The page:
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This Page was Last Updated on 2nd July 2002

Barque; 383t.;  …1844
see also Runnymede II, Ship; 720t.; c1856
see also
Runnymede, Barque; 284t.;  …1878

There were two Runnymedes which ran to Australia as convict transports.

Built in London in 1825, the 389 ton A1 barque Runnymede I in 1839-40 ran from London to HobartTown in 99 days, equalling the runs of the Morley (1820), Countess of Harcourt (1821) and for convict transports second only to the Sarah (1837), which had arrived in 97 days. The Runnymede sailed from London on 20 December 1839, her master W B Forward and surgeon Peter Fisher in charge of 200 male prisoners (boy convicts), all of whom were landed safely. She arrived in HobartTown on 28 March 1840. The British Sovereign set a new record with a 92 day passage in 1840-41.

On 25 April 1841 the Runnymede departed London with 222 assisted emigrants, sponsored by Mr John Marshall. Her master was Andrew McTaggart and surgeon John Dunne. After a voyage of 127 days she reached Port Jackson on 30 August 1841. One of 200 Roman Catholics on board was Catherine Fairlie, 18, an unmarried house servant from Co Cavan IRL, who later (August 1847) married John Humphries in Sydney to whom she bore some ten children, mostly in the Narrabri - Gunnedah region on NSW. On the voyage Catherine was under the protection of James Flynn whose accompanying wife Betsy, 18, was able to “…milk and make butter”.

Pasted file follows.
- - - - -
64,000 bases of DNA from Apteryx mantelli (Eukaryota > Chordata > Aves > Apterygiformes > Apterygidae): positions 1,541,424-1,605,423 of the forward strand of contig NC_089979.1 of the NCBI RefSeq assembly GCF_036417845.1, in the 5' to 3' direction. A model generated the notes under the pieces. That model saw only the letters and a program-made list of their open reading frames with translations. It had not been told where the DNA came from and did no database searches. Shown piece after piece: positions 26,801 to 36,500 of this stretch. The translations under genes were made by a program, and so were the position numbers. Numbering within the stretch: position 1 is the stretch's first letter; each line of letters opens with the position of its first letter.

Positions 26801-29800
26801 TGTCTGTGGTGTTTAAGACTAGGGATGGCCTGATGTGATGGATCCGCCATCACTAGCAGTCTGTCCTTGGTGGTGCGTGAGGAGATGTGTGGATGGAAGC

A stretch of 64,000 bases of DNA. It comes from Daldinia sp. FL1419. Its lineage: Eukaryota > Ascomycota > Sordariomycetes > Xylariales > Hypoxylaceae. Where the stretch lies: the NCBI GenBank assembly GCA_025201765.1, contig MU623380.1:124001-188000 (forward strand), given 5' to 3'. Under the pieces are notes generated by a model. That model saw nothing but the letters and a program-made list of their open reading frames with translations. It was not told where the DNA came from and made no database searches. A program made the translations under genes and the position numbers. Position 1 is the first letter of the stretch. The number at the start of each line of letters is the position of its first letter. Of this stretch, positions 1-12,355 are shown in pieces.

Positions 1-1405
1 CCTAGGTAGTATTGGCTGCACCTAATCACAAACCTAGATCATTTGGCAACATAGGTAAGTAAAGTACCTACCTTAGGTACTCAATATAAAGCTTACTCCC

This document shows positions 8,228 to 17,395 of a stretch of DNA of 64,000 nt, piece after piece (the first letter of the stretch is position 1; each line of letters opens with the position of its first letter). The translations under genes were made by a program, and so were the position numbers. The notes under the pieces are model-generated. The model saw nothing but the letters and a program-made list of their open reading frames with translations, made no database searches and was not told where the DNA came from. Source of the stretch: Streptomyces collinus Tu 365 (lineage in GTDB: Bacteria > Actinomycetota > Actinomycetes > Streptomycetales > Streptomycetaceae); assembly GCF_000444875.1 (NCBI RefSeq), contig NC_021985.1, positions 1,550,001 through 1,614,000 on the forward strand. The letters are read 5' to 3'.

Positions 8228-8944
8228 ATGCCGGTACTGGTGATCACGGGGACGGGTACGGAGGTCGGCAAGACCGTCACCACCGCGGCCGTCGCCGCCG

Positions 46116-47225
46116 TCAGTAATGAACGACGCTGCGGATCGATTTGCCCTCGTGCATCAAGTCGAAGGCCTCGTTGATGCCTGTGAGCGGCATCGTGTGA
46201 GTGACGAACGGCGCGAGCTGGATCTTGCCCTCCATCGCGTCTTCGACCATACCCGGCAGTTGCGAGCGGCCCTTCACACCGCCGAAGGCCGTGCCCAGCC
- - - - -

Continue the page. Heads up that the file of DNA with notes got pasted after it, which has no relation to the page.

Schooling on board attracted 64-100 adults and children. A Margaret Flynn assisted in the ship’s hospital. Illnesses included the usual diarrhoea, incipient fever and slight infection of the lungs. One infant died en route. Of conditions aboard, Dunne wrote in his Surgeon’s Journal:

Joy McLoughlin (2 June 2002) wrote
Another passenger who arrived on The Runnymede in Port Jackson 30th August 1841 was Mary MacGowran/McGovern … [a free settler] … under the care of Mr and Mrs Huntley. On 25th September 1842 she married Edward Mitchell at the Roman Catholic church Mulgoa, and went on to bear 5 children. She died 12th January 1895 and was buried 14th January in Lower Mittagong NSW. … Edward Mitchell (Co Rosscommon) was conscripted, deserted, and sentenced to 14 years transportation. He arrived on the Eliza 5 in 1829. He was assigned to a John Wylde and got his Ticket of Leave in 1838.

The Runnymede was wrecked near the Andaman Islands in the Bay of Bengal during 1844.

Built in Sunderland in 1854, the 720 ton ship Runnymede II embarked 248 male convicts at Plymouth on 15 June 1856, landing all in Western Australia on 7 September, after a passage of 84 days mastered by William Burrows.

A 284 ton barque Runneymede of Hobart was wrecked at Frenchman's Bay, Dampierland, during a hurricane on 24 December 1878.


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